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The Guardian - UK
The Guardian - UK
Nadeem Badshah

At least 33% of women suffer sexual offences while commuting, BTP finds

tube train and platform, blurred
Just over half of women who said they had suffered sexual offending on public transport said other passengers tried to help them. Photograph: William Barton/Alamy

Over a third of women have been subjected to sexual harassment or sexual offences while commuting by train or tube, according to a survey commissioned by British Transport Police (BTP).

It found that 51% of those who have been victims of sexual offending said that other passengers tried to help them, however, only 18% of people who witnessed an incident reported it to police.

The BTP said the crime data, which covers England, Wales and Scotland, also shows that most sexual offending takes place during the evening rush hour period from 5-7pm in busy train carriages.

BTP DCI Paul Furnell said: “I’ll guarantee that most of us have told our daughters, mums, or friends to be careful on their way home when they’re travelling alone late at night – perhaps to share their journeys and stick to well-lit areas.

“But we know that sexual harassment and offending can take place at any hour of the day and our figures show that it’s most likely to happen at the busiest hours when carriages are most full.

“This means we all have a part to play in taking our heads out of our phones or newspapers and being aware of what’s going on around us – and, if we see something that isn’t right, doing something about it, whether that’s intervening if you feel safe to do so or reporting it to police.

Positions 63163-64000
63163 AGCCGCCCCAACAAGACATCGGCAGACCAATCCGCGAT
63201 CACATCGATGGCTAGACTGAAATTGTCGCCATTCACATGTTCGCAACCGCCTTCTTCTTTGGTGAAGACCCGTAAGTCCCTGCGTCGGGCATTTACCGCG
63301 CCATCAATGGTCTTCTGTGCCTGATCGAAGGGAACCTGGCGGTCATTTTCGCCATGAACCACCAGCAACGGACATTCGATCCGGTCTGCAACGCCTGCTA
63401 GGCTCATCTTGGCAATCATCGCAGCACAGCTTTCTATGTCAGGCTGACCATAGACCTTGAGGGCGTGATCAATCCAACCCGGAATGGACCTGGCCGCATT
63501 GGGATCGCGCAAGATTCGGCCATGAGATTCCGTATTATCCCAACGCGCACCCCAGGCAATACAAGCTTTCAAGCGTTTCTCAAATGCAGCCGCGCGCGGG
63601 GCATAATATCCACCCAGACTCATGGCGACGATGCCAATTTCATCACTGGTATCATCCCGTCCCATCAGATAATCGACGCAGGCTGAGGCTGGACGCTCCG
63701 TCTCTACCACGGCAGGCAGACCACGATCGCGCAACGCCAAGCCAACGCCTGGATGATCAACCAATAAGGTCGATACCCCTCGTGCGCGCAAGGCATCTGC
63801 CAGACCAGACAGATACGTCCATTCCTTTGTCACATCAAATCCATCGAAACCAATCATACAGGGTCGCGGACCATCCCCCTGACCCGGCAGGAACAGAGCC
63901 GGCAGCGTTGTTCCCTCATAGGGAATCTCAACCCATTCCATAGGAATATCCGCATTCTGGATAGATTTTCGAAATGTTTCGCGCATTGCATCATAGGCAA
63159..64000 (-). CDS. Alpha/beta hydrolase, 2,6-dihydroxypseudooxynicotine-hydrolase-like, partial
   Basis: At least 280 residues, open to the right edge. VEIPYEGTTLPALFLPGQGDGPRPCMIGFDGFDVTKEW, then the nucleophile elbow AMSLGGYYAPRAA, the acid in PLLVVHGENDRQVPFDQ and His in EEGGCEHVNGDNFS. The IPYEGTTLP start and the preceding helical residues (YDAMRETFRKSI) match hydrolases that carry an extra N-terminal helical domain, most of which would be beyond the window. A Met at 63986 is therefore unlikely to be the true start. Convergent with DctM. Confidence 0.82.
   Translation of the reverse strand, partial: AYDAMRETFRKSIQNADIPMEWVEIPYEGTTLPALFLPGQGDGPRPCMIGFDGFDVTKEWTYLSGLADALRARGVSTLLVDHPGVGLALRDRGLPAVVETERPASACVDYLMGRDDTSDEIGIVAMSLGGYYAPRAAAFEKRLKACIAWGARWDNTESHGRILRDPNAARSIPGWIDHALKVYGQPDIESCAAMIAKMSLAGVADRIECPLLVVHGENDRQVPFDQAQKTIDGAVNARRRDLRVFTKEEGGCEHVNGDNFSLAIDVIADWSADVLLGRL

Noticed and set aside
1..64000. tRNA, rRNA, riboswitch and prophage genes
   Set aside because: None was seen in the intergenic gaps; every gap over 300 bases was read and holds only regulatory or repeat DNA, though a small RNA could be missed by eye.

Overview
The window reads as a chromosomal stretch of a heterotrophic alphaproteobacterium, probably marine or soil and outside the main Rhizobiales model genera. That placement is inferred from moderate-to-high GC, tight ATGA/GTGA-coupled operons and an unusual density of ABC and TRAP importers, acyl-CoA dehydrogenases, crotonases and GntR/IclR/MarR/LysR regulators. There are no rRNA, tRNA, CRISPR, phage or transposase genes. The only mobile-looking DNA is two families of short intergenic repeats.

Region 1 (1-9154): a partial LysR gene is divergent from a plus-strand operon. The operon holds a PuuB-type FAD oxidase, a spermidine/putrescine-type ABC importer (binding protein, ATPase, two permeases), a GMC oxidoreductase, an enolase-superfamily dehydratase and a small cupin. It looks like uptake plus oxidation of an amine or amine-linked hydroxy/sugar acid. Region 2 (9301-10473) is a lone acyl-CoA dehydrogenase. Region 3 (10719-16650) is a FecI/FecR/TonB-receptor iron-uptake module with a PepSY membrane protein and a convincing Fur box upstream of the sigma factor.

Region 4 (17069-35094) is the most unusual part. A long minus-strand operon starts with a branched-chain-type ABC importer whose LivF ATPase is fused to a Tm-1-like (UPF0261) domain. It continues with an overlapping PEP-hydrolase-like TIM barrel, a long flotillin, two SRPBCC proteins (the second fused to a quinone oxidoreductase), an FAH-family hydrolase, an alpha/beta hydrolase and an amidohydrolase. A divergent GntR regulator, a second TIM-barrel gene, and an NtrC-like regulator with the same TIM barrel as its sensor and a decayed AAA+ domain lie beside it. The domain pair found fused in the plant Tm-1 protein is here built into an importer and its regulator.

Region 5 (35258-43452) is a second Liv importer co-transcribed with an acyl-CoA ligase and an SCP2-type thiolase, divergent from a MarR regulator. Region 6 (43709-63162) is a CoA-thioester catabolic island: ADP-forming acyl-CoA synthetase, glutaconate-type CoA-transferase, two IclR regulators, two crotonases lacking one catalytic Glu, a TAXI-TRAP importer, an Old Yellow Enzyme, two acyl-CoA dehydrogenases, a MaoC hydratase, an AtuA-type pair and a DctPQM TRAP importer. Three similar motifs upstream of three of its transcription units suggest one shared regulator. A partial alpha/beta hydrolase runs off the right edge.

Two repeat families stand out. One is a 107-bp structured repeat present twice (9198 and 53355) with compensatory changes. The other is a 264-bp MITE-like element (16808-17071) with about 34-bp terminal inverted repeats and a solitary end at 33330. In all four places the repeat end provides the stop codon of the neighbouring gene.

“We’re not asking people to police the railway because that’s our job, but we need people to report what’s happening to us so we can take action.”

The survey comprised 2,000 British adults who usually commute to work by rail, tube or tram.

BTP has advised commuters that if they witness any inappropriate behaviour such as leering, touching or upskirting to report it by texting 61016 or via the Railway Guardian app.

Jacqueline Starr, chief executive of the Rail Delivery Group, said: “Experiences of sexual harassment are sadly a reality for many women, but as an industry our message is clear, any form of sexual harassment on the rail network is completely unacceptable and we are working with the British Transport Police to confront this problem.

“The latest data shows that harassment doesn’t just happen out of sight.

“As bystanders we can help to confront this problem by reporting incidents or making safe interventions. Our campaign was created with BTP to highlight the different forms of sexual harassment and help people to think about simple actions they can take without putting themselves in harm’s way.”

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